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TAS Country : June 14th 2012
Friday, June 15, 2012 Tasmanian Country 23 Opinion Price of foreigners' food security CHEWS theFAT David Byard HARD RIDE: Outback farming is attracting interest, but largely unviable for our own farmers. FOREIGN ownership has been in the news for some time and clearly it is a subject with many passionate views. One side says we need foreign investments and on the other end of the scale there are people who have grave concerns about long-term food security. What we can be sure of is that the world's population is expanding at a rapid rate and is expected to hit 7 billion later this year. Feeding all those mouths will be a mammoth task, and the supply-and-demand equation is going to make all arable land and water more valuable in the future. The old saying that gold and jewels are of little value if we can't feed ourselves, has never rung more true. Ownership of Australian farms is commonly passed down from one generation to the next. The old joke in farming is that the worst form of child abuse is to hand the farm on to the kids. Farming in this country always has ups and downs and at present is going through a transition with a lot of farms finding that the costs are far outweighing the returns. As we all know, producers are the price takers, not the price setters, while those who supply farms with labour or merchandise have the luxury of being able to pass on their rising costs. At the moment, in the vegetable industry we are seeing onions being returned to the ground and potatoes are being sold at giveaway prices or used as stock feed. Why is this happening? Part of the reason is the supermarkets and others can import food cheaper than we can grow it. What puzzles me is that places like China which exports so much cheap food into Australia is now frantically buying large tracks of farmland. These are farms that Australian companies, individuals, and super funds see as not returning the sort of profit they require, or they cannot compete with the exorbitant prices the overseas buyers are paying. We need to remember it is not that we don't have the money, in many instances, to buy the land; it is that the return on investment can't be made. To me, it is a simple equation: there are more and more mouths to feed in the world, there are also more people in the world who can afford more expensive food. There is also the issue that land is in fact a dwindling resource in some parts of the world with urban expansion covering huge areas of agricultural land. What we are seeing overseas is land and food becoming scarce; we are seeing overseas Governments initiating a risk management strategy to overcome that food scarcity, by using Australian land to do that. That means we Australian farmers lose an enormous part of the supply chain and the long-term wealth generation that comes with that. With this equation some state corporations, such as those in China, may not be driven by profit and are willing to pay well over the odds for Australian farms and water rights, to give long-term protection against their own food security. The question to ask: is this fair? People will argue that in the past we have seen Australia's rural wealth built on foreign investors, and in fact large tracts of the north-east of Tasmania was opened up by foreign ownership, namely the British Tobacco Company. So what is the difference? The sort of investments that we saw in the past are not the sort of investments we are seeing now. Back in the 1950s the government was encouraging the expansion of Australian agriculture, through foreign land acquisition, the soldier settlement scheme, subsidies, links to the European Common Market and, later on, through a raft of generous taxation deductions. This was all heavily monitored and controlled with the aim of expanding agriculture. And, it worked. However, now we have, in many instances, overseas governments coming to Australia and buying up large tracts of agricultural land, at highly inflated prices, making them out of the reach of most Australian farmers. For those lucky enough to sell it is a bonanza, but does this cause some form of market failure? There are areas interstate where, if you are out of one of the so-called ''golden triangles'', the price of land is static and will not attract a bid; but over the fence the land is worth twice as much. I have recently read that the Federal Government is talking to the Chinese about investing billions of dollars to transform vast tracks of undeveloped land in the north of Australia (around the Ord River) for farming. It appears that Canberra is talking to Beijing about a joint study to examine the policy changes needed to enable a massive investment from China. This is policy on the run. Where is the strategic plan, who has been consulted, why is the Government talking to overseas investors before it talks to Australian investors? If all of this was part of a plan that we all knew about, and it had some finish point, it would be easier to understand. If we want to get this land opened up and used productively, and to lower the risk for Australian farmers, why can't we use taxation, subsidies and R&D funding to help? What I do know, is that there needs to be a planned approach. At present, Australia has a policy in place that allows anyone to buy land without approval as long as the price is not $230 million or above. Clearly this is open to abuse as an investor can buy a lot of land in separate transactions as long as they are under the limit, and not disclose it. It seems the Government's figures, which come from the ABS, suggest that there is 10 per cent foreign investment in Australian land and water, but I am not sure that the Government is fully aware of how much land is in foreign ownership, because as long as purchases were under the $230 million no one has to know. If a foreign country like China has enough land in Australia it can bring its own machinery in, as well as fertilisers and chemicals, and send the produce back to their own country. If, indeed, this was to happen how would this affect Australia's wealth. Whether or not this can happen is open for debate, but one of the most pressing issues for Australia at present is food security. Yes, our food security can be affected by disease, weeds, climate change and government policy. However, could Australia's own food security be impacted by having a large percentage of our land taken by foreign ownership? Elders Killafaddy TRADE CATTLE: BD & DR Templar, str, 188c/kg- $902; B & K Enno, str, 208c/kg-$852, 182c/kg-$628, hfrs, 200c/kg-$ 660; CM & T M Best, strs, 183c/kg-$915; Melrose Dairy, 175c/kg- $831; Melton Vale Ent, 183c/kg-$887; PW & J Beat- tie, str, 185c/kg-$1150. COWS: S Whiting, 138c/kg-$779; M J Symonds, 138c/kg-$ 765; H M Kidd, 137c/kg-$746; P Whiting, 137c/kg-$630; B & K Enno, 136c/kg-$564; DJ & VK Rice, 147c/g-$893. STORES: B & K Enno, strs, $435-$465; P. Whiting, hfr, $420. LAMBS: MF & KM Wilson $113, KD & MN Beattie $103-$111, DJ & DK Rice $98-$99, John Watson $75-$99, HM Kidd $80-$90. TWO-TOOTHS: FM&AM Wilson $84, Hatherley Ltd $36-$43. MUTTON: S Flack $80, Hatherley Pastoral $45-$57, AJ Spencer $53-$55. Roberts Killafaddy TRADE CATTLE: D Saw- rey, hfr, 201c-$663, hfr, 199c-$676; Heathfield Farm, hfr, 195c-$721; CN Hall, hfr, 193c-$791; M & M Partridge, hfr, 185c-$925; P J Sattler, hfr, 182c-$750; Heathfield Farm, hfr, 182c-$746; M & M Par- tridge, hfr, 180c-$765; Heathfield, hfr, 180c-$693. COWS/BULLS: PO Hazell, c, 151c-$928, b, 137c-$897, b, 120c-$576, c, 115c-$609; P J Sattler, c, 148c-$939, c, 125c-$546; Pisa Estate, c, 147c-$988; RJ & PJ Burns, c, 147c-$968, c, 143c-$775; M & M Par- tridge, c, 137c-$678. LAMBS: KJ Rice $115, SA & RL Beattie $111, Archer Landfall $102, NH Ritchie 98, EG & EA Murfett $94, EE & GM Cresswell $92, D & J Piscioneri $89, RC & BC Sturzaker $89, R Rigby $88. MUTTON: PO Hazell, w, $69; R Lowry, e, $66; Pisa Estate, e, $60; PR Allan, e, $58. Tassie lamb rate up From Page 19 The big numbers are be- ing killed at Swift's Longford plant where heavy lambs are pro- cessed and TQM's Cressy works where light export lambs are processed. Australian lamb ex- ports to South East Asia in May reached their highest monthly total so far this year, which is 8 per cent higher than the corresponding period last year. China continues to dominate market share, accounting for 62 per cent of the total during May. Shipments to China in- creased 19 per cent on May last year with strong demand for breast and flap underpinning the higher volumes. The Horsham sheep and lamb sale was re- ported by the NLRS for the first time last week. Horsham is the fourth largest selling centre in Victoria with an annual throughput of 570,000 head last year. The MLA said that the addition of the sale data will enhance NLRS's mar- ket analysis capability due to greater throughput and geographical vari- ation. This region typically has an earlier lambing season and as a result will provide earlier indi- cations of market trends of young lambs.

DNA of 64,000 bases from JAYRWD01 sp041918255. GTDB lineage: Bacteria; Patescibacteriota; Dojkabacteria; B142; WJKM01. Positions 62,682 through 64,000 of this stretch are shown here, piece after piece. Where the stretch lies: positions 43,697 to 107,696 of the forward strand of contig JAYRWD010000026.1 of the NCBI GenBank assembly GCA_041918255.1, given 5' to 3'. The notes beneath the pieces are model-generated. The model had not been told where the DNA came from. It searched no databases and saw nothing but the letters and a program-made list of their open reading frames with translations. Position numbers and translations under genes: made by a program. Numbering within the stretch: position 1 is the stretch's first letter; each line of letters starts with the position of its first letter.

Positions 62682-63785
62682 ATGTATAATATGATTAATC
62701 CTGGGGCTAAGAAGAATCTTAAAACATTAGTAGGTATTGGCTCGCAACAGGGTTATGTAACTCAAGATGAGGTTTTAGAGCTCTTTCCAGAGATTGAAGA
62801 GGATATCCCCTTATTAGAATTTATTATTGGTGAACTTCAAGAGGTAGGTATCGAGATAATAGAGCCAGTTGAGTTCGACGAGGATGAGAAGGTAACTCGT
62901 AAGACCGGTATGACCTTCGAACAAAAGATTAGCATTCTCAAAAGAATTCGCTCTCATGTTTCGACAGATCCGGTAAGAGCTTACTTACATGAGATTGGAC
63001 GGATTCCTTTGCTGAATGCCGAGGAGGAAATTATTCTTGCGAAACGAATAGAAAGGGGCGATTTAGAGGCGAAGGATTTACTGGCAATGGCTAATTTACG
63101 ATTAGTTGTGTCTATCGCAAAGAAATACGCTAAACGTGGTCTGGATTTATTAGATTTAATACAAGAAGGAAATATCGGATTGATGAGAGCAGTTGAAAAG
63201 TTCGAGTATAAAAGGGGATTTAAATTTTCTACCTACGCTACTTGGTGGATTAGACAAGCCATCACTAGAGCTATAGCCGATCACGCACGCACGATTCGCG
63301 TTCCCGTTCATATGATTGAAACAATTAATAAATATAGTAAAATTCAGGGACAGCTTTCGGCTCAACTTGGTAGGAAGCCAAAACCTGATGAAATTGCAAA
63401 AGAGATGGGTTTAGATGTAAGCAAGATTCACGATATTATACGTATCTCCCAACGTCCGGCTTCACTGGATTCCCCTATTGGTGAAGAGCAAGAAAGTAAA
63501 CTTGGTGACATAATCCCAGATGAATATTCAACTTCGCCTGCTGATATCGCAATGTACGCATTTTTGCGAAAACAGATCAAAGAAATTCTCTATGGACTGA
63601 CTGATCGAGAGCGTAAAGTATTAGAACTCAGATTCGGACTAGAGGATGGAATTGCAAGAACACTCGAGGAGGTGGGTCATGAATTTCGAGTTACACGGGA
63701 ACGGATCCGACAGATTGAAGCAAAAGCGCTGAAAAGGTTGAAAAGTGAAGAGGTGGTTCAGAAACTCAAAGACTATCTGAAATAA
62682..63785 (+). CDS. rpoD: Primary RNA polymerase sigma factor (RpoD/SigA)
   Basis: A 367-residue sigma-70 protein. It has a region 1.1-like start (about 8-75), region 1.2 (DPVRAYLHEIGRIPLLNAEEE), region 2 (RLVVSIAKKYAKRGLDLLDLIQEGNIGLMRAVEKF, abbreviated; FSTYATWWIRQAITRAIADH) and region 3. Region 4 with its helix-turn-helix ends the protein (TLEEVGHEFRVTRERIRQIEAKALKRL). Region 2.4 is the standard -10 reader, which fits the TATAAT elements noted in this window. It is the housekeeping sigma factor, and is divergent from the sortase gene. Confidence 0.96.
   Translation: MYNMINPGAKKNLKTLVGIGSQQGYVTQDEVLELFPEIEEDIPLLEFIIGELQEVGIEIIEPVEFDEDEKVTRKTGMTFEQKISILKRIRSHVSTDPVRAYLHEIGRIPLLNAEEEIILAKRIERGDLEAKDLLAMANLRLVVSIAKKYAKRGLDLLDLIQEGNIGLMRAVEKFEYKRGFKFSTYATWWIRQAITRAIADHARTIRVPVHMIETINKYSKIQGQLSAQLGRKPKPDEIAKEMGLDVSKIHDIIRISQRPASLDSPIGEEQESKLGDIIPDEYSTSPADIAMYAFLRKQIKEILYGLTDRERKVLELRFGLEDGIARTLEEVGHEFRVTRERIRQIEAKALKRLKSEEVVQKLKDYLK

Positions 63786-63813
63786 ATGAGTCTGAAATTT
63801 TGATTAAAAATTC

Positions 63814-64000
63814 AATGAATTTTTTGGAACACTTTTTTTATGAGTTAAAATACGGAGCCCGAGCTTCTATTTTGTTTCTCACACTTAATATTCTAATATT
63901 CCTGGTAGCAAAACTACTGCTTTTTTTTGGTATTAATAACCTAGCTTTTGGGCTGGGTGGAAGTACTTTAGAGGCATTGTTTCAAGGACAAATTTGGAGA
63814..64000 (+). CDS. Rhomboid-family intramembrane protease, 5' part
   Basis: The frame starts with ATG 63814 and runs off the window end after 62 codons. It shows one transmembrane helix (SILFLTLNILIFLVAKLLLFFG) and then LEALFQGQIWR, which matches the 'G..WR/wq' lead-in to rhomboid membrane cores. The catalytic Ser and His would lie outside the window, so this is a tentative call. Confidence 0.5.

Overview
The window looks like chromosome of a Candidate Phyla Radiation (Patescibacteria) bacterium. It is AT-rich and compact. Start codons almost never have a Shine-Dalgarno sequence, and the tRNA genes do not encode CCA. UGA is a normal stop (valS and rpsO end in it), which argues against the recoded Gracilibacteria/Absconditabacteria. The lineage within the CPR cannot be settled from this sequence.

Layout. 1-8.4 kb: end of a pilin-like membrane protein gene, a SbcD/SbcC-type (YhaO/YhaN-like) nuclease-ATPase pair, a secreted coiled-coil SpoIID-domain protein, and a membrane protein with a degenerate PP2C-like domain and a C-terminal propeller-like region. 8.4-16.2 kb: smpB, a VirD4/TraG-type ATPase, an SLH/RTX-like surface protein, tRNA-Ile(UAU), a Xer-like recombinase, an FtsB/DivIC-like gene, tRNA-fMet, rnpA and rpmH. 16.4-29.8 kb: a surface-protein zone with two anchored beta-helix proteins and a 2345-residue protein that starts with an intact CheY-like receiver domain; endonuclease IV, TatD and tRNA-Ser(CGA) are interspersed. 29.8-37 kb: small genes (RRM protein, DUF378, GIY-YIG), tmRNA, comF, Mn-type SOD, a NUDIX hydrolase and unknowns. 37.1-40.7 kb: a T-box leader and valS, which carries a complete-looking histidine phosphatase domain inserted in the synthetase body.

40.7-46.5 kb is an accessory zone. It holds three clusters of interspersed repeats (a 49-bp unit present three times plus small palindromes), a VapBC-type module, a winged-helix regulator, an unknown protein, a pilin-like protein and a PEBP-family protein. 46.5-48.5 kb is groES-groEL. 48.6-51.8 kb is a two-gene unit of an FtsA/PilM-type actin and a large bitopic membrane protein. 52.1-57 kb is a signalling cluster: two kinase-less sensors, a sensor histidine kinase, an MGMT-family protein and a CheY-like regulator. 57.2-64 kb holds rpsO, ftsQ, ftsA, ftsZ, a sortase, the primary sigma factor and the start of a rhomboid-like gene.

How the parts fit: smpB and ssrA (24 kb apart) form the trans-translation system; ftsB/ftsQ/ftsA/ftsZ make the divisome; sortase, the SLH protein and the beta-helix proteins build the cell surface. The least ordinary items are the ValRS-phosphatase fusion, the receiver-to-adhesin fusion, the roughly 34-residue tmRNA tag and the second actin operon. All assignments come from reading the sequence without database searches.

June 7th 2012
June 21st 2012